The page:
We Should Be Grateful To Disappointment At Times

Dr Wilson Ozuem

 

In 1985, Babangida and his mates removed Buhari. I was not the only one who was terribly disappointed. But in retrospect, we should have thanked them with both libation and sacrificial ornaments. They acted before Buhari could do any noticeable damage. So to say, they nipped the potential cataclysm in the bud.

 

Fast-forward to 2015. Most of us thought – now we regret – that Buhari coming in, will clear the Augean Stable from the low we were at. That being a so-called anti-corruption czar, Nigeria can afford a lease of life, development and progress. Corruption being the most potent or virulent pandemic, a ‘clean’ man like Buhari, would sort things out for us. He would fashion out a new Nigerian environment where most citizens will thrive and look forward to developing and achieve dreams. That industrial revolution and digital technology will not only be vigorously pursued but imported into our space for good.

 

We thought that the first three steps Buhari will take would be to:

1. Tackle all corrupt government officials (already known to even the blind and hard of hearing amongst us),
2. Mobilize to make our existing refineries to work at full-installed capacity.
3. Deal with, as a matter of urgency, the electricity power issue – irrespective of the arrangement he’d met on ground.

After the aforementioned, we thought Buhari will then raise a clean National Population Commission team and take a good population census for the expected developmental plan.

He talked about food sufficiency. That is fine. But we thought he’d then subsidize all agricultural activities to help essentially, the subsistent farmers who, at the end of the day, catering to the food needs of our rural dwellers (which in any case hold the majority of our population).

Appointments and selection of cabinet members: We thought Buhari will give all the thieving old hands a wide berth. But no. He actually, scouted and cultivated them. They occupied key positions and devised even more devious means of looting.

Above that, anyone whose names were ‘Adamu’ was better than those bearing, ‘Okonkwo’ or ‘Owei!’

 

Then he introduced one laughable ‘empowerment’ programme after another. He brought ‘TraderMoni’ and sent his surprisingly unfortunate errand boy-Vice President out to trod markets to give a miserly N10k! And this was even on the eve of his quest for a second term.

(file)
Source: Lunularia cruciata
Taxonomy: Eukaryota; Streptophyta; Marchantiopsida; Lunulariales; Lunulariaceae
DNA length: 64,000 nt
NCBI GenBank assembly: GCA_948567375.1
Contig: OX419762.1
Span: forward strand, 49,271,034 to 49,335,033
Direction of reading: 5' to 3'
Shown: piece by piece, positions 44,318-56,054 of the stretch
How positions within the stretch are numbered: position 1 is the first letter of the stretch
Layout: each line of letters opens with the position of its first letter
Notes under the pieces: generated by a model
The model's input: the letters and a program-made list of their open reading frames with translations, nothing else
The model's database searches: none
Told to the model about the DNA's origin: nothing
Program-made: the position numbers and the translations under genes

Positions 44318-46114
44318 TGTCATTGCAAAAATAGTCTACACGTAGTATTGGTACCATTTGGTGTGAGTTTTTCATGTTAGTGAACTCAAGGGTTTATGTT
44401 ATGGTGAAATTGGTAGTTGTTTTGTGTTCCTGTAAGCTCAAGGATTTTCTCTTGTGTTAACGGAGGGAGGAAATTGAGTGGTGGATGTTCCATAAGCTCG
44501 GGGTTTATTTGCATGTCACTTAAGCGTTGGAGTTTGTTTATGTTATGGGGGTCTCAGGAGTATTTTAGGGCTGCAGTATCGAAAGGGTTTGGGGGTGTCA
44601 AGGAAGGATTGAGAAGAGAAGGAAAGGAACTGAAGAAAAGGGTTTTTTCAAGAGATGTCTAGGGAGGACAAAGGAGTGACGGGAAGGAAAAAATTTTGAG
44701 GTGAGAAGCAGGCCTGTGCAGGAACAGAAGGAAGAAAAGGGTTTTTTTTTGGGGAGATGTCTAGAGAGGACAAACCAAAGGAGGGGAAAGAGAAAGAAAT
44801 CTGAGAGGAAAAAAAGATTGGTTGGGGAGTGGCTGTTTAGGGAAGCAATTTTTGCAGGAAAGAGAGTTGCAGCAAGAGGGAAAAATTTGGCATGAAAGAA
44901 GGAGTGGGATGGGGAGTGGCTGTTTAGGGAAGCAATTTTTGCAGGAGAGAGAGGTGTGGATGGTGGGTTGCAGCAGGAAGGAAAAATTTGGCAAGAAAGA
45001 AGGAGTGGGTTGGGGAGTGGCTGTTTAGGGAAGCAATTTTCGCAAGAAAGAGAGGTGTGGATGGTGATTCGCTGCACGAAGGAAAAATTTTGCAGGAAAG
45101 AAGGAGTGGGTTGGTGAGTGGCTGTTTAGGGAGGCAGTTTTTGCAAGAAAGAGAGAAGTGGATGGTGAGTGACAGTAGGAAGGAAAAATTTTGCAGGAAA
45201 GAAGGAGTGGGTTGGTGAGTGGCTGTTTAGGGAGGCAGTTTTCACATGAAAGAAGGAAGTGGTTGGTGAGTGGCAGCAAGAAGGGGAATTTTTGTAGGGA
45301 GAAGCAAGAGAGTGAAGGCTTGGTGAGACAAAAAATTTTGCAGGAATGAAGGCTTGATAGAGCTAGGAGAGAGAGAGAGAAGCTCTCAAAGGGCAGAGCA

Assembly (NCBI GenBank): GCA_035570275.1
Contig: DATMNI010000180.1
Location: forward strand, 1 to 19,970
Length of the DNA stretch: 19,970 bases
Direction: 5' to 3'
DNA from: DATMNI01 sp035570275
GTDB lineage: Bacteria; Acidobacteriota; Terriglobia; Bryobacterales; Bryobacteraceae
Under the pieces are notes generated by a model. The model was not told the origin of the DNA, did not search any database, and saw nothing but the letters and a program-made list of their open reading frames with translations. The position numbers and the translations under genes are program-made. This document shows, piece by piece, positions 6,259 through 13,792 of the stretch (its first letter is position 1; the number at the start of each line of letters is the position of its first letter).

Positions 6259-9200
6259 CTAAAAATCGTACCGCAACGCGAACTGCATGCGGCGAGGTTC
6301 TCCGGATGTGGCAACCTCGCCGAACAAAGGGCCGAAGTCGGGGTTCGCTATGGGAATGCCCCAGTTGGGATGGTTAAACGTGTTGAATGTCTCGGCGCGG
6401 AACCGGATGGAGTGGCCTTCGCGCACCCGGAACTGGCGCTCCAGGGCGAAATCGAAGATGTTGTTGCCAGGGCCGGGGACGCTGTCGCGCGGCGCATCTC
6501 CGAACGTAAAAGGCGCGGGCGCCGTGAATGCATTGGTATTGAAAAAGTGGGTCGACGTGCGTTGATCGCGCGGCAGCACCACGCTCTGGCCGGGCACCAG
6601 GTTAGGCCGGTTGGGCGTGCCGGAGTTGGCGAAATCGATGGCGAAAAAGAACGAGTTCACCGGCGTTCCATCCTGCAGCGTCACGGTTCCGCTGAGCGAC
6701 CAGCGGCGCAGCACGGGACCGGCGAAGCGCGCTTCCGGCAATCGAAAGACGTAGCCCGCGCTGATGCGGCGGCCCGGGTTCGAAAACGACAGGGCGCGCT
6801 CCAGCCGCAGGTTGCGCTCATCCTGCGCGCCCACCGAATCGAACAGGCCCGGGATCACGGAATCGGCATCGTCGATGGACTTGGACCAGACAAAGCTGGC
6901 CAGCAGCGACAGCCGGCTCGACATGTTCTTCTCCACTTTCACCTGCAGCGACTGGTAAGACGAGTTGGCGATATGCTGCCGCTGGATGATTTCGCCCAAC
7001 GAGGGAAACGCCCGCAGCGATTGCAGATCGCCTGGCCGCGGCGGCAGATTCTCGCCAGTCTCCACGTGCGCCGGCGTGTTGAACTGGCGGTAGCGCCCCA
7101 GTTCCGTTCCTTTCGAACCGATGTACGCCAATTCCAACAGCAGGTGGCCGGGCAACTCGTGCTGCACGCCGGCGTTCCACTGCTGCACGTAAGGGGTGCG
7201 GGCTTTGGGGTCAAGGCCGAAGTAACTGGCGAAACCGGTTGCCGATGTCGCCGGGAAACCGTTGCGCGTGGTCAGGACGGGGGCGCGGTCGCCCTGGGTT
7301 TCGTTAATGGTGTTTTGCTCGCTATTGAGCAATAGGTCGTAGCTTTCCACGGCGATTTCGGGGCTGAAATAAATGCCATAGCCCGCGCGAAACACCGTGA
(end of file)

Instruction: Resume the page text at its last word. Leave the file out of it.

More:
He appointed two idiots as media spokespersons. These two always behaved like there is a war between Buhari and the rest of Nigerians. Even the wife of the President has cried out against one of them not once! Then the crew of other imbecilic turncoats who sit on Facebook rationalizing every mundane action. This has largely made the administration hard to advise.

 

Today see where the APC government headed by Buhari, have led us. With the outcome of the handling of #EndSARS protests, every state of Nigeria now needs trillions of Naira to rebuild lost infrastructures which they are short of, in the first place.

 

Instead of Nigeria moving forward an inch, we have been taken several years back into the abyss. I hope those drumming for Buhari are happy now. When we kept writing and ‘wailing,’ they kept reminding us of ‘16 years’ as if we are expected to be rooted to what has passed and Buhari is making sure of it or that’s what we pay him to do.

 

When you talk they’d say you should look to your State Governor… Then you imagine: if someone like Obasanjo was the President, could any Governor have dared to lock up palliatives meant for the people in warehouses without sharing them, knowing full well most of the grants came from the central government?! I dare say emphatic no!

During Obasanjo’s tenure, monies allocated to States, local governments and parastatals were published monthly for anyone who cared to peruse.

Even the so-called £16 billion electricity project was publicly shown in a big book well explained. Before he left about $3 billion NOT $16 billion had been paid out in equipment which was duly brought into the country and in our ports. Succeeding governments (Yar’Adua and Jonathan) made a mess of it. Buhari came and instead of picking up the pieces and looking at the report on his desk, he was fixated on useless propaganda and our electricity generation went under.

 

Our collective amnesia has cost us a progressive Nigeria and here we are looking to borrow to rebuild the massive destruction engendered by a bad government.

 

I hope we enjoy the broken Nigeria that we all have worked to bring about. Cheerios!

Wilson Akpomedae Ozuem
London (UK)

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